Speaking ahead of the release of tomorrow’s results, the Northern Ireland Commissioner for Children and Young People Koulla Yiasouma said:
“My message to young people waiting on results in the morning is to be proud of all your hard work and study this year. The grades that you will receive tomorrow are just as valuable and valid as those awarded in previous years.
“Over the last number of weeks, there has been much speculation about what tomorrow’s AS and A Level results will look like. This is always a worrying and stressful time for young people and the pandemic has only added to their anxiety this year.
“I recognise that recent coverage of the statistical standardisation process, and its potential impact on students’ grades, will have further heightened young people’s concern about their results.
“I have met with CCEA to get clarity around the statistical models used, and they have reassured me that these draw on a range of information, including an individual’s prior attainment record and school assessment information.
“CCEA have been proactive in engaging with young people to explain the replacement grading system and I applaud them for their efforts to address young people’s concerns and to reassure them at this very difficult and uncertain time.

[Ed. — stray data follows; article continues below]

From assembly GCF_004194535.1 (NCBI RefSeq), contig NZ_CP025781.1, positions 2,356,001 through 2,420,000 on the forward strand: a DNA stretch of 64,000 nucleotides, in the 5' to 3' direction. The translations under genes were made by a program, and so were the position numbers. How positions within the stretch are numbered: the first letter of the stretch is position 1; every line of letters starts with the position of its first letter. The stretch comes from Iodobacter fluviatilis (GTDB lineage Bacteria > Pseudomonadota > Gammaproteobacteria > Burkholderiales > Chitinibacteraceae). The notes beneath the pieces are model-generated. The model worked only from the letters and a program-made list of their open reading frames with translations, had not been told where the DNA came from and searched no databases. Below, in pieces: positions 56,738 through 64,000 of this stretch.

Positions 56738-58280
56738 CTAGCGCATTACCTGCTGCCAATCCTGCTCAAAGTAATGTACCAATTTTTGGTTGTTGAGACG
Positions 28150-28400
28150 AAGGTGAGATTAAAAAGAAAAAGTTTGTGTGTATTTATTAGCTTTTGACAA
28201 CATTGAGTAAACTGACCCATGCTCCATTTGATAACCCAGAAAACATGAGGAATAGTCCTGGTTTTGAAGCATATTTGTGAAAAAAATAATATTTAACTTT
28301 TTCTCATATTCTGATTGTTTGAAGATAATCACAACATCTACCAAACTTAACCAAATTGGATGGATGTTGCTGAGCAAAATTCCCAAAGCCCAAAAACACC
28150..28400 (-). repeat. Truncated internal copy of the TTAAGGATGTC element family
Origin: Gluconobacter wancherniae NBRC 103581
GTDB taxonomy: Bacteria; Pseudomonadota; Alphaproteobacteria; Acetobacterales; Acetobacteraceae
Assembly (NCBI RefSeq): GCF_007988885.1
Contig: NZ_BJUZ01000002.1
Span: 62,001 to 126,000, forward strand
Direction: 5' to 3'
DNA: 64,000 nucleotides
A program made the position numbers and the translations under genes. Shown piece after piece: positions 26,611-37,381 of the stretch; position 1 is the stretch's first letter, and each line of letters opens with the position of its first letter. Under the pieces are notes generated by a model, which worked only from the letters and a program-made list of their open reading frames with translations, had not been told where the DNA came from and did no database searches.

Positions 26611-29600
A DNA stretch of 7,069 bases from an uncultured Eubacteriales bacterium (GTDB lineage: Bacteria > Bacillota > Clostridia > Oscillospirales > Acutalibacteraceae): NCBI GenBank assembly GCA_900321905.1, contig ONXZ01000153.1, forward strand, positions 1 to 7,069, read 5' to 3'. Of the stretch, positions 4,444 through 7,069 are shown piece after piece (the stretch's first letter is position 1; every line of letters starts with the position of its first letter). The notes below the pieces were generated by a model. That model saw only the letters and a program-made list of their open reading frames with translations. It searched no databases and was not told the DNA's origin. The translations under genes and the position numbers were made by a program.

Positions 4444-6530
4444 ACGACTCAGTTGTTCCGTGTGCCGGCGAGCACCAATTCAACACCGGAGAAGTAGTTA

“I welcome that a school’s results from previous years have not been used to standardise A-Level grades.
“I also recognise that CCEA has collected predicted grades and marks from teachers for several years, and therefore anticipate that teacher assessments will be given due weighting and be appropriately reflected in tomorrow’s results.
“We will be closely monitoring the situation tomorrow and expect CCEA to take swift action if the results are not as expected and issues emerge.
“For some time now I have called for a more robust appeals process to be open to young people who believe they have not been graded correctly or fairly.
“I welcome that CCEA has now put mechanisms in place for young people if they feel their school or college has not properly followed their appeals or complaints procedure.
“I want to remind students that they can appeal through their school or college if they are concerned that their grade is not a fair reflection of their academic achievements.
“I also welcome CCEA’s announcement that schools can use results from mock exams to appeal, if they feel a pupil’s grade is wrong.
“These are extraordinary times and the young people receiving results this summer have had to deal with an unprecedented set of circumstances. It is important that we celebrate and recognise their resilience and their remarkable achievements both in school and out of it and I wish them every success for tomorrow.”
Notes to Editors
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